Raghavendra Swami

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Rāghavēndra/ ಶ್ರೀ ರಾಘವೇಂದ್ರ ಸ್ವಾಮಿ
Born Venkanna Bhatta
1595 or 1598 or 1601 CE
Bhuvanagiri, Gingee Nayak kingdom
Titles/honours Parimalacharya, Jagadguru
Guru Sudheendra Theertha
Philosophy Dvaita

Śrī Rāghavēndra Swami (1595–1671 CE), born Venkanna Bhatta, was a renowned Madhwa saint, philosopher and proponent of Dvaita philosophy established by Sri Madhvacharya. He served as the head of the matha in Kumbakonam from 1621 to 1671. His Brindavan in Mantralayam in the present-day Andhra Pradesh is an important place of pilgrimage. The numerous miracles he performed have led to him being worshipped even today as a Guru and he is believed to be the saviour for those who placed faith in him. He is the avatar of Prahlada, who is famous as one of the best bhaktas of Lord Narayana.


Sri Raghavendratheertha was born as Venkatanatha [1][2] in the town of Bhuvanagiri in Tamil Nadu to Kannadiga Brahmin parents, Thimanna Bhatta and Gopikamba, in 1595. He was also known as Venkanna Bhatta or Venkatacharya in honor of Venkateswara.[3]

After his initial education under his brother-in-law Lakshminarasimhachar in Madurai, Venkatanatha was admitted to the Sri Mutt in Kumbakonam, after he returned from Madurai, Venkanna Bhatta married Sarasvati Bai. Their son, Lakshminarayanacharya, was born in the same year, after which the family moved to Kumbakonam.[3]

In the Sri Mutt, Venkatanatha studied under Sudheendra Theertha. He quickly emerged as a talented scholar and consistently won debates over scholars older than him. He was also known as a teacher of Sanskrit and the ancient Vedic texts.[3]

Sri Venkatanatha was known to be a skilled musician and an expert in playing the instrument Veena (Veena Venkata Bhatta)[4]

Then in 1614, he took sannyasa and adopted the name Raghavendra Theertha and in 1621, Raghavendra Theertha succeeded his guru Sudheendra Theertha as the head of the Sri Mutt and served from 1621 to 1671. He travelled all over South India expounding Madhvacharya's Dvaita philosophy and is attributed with a number of miracles.

In 1671, after assuring his disciples in a speech that he will be in spirit (in TEJOROOPA) with them for the next seven hundred years, Raghavendra attained Samadhi at Mantralayam.

Śrī Rāghavēndra Swami and Sir Thomas Munro

An incident concerning Śrī Rāghavēndra Swami and Sir Thomas Munro has been recorded in the Madras Districts Gazetteer.[5][6] In 1801, while serving as the Collector of Bellary, Sir Thomas Munro, who later served as the Governor of Madras is believed to have come across an apparition of Sri Raghavendra Swami. Sir Thomas Munro recorded as having spoken with Sri Raghavendra Swami in English over an endowment proposal which he ultimately quashed as per the Swami's advice.

Works and compositions [7]

He wrote a commentary Sudha Parimala on the SrimanNyaya Sudha, an exposition of Dvaita philosophy

Guru Raghavendraru wrote many spiritual compositions and one devotional song that was dedicated to Krishna ("Show me your feet today, oh Lord Krishna").[8]

List of some of his works:

  • Dasha Prakarana (6): Commentaries on six of the ten PrakaraNa-granthas of Madhva
  • Sutra Prasthaana: works on the brahma-sUtra
  • Rig and Upanishad prasthaana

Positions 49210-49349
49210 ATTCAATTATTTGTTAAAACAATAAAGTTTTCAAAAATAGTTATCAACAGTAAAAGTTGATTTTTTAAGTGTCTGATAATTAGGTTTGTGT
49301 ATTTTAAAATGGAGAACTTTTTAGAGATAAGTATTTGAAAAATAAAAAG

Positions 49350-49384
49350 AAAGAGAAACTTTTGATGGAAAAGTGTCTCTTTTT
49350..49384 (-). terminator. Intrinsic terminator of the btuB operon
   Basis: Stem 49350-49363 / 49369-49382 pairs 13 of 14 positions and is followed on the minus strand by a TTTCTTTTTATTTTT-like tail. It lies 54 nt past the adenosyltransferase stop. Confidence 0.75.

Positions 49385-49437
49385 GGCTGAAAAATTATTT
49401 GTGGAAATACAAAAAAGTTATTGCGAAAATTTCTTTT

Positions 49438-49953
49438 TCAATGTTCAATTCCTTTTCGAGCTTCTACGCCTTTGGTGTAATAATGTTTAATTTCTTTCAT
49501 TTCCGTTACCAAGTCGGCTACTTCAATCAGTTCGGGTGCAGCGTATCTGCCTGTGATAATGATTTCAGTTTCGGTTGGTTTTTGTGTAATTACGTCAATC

• Gita Prasthaana
  • Other famous works
  • Shri Ramacaritramanjari
  • Shri Krishnacaritramanjari
  • Pratah Sankalpa Gadya
  • Sarvasamarpana Gadya

Literature on Sri Raghavendra Swami

Sri Raghavendra Vijaya

There are many literatures on the life history of Sri Raghavendra Swami but the most authentic of them all is the his biography called Sri Raghavendra Vijaya penned by his nephew and ardent devotee Sri Narayanacharya. His work was endorsed by Sri Raghavendra Swami himself.[9]

Sri Raghavendra Stotra

A 32-stanza hymn, sung as a prayer by Sri Appannacharya an ardent devotee of Sri Raghavendra Swami to his beloved Swamiji.[10]

One of the more recent publications is an 8-volume anthology titled "Sri Raghavendra Mahatmyam". Originally brought out in Kannada, it has also been translated into English. It covers devotee experiences, etc.


  1. "Shri Raghavendra Swamigalu : A Great Devotee of Shri Vishnu". hindujagruti.org.<templatestyles src="Module:Citation/CS1/styles.css"></templatestyles>
  2. "Life Story of Guru Raghavendra Swamy". gururaghavendra.in.<templatestyles src="Module:Citation/CS1/styles.css"></templatestyles>
  3. 3.0 3.1 3.2 "History of Sri Raghavendra Guru". www.SriRagavendra.com. 5 August 2009. Retrieved 9 April 2013.<templatestyles src="Module:Citation/CS1/styles.css"></templatestyles>
  4. http://meerasubbarao.wordpress.com/2008/06/29/shri-raghavendra-ashtotra-108-shathanamavali-jaya-jaya-veeve-raghavendra-lyrics/
  5. Proceedings - Indian History Congress. 1945. p. 331.<templatestyles src="Module:Citation/CS1/styles.css"></templatestyles>
  6. Giriraj Shah (1999). Saints, gurus and mystics of India, Volume 2. Cosmo Publications. p. 473. ISBN 8170208564, ISBN 978-81-7020-856-3.<templatestyles src="Module:Citation/CS1/styles.css"></templatestyles>
  7. http://www.dvaita.org/scholars/raghavendra/raghav5.htm#5
  8. "Indu yenage Govinda". Song Indu yenage Govinda from Kannada film 'Raghavendra Mahime'. Retrieved 17 March 2013. Italic or bold markup not allowed in: |work= (help)<templatestyles src="Module:Citation/CS1/styles.css"></templatestyles>
  9. http://www.raghavendramutt.org/articles/raghavendra-vijaya-part-1
  10. http://sriraghavendraswami.blogspot.com/p/history-of-sri-raghavendra-swamy.html

External links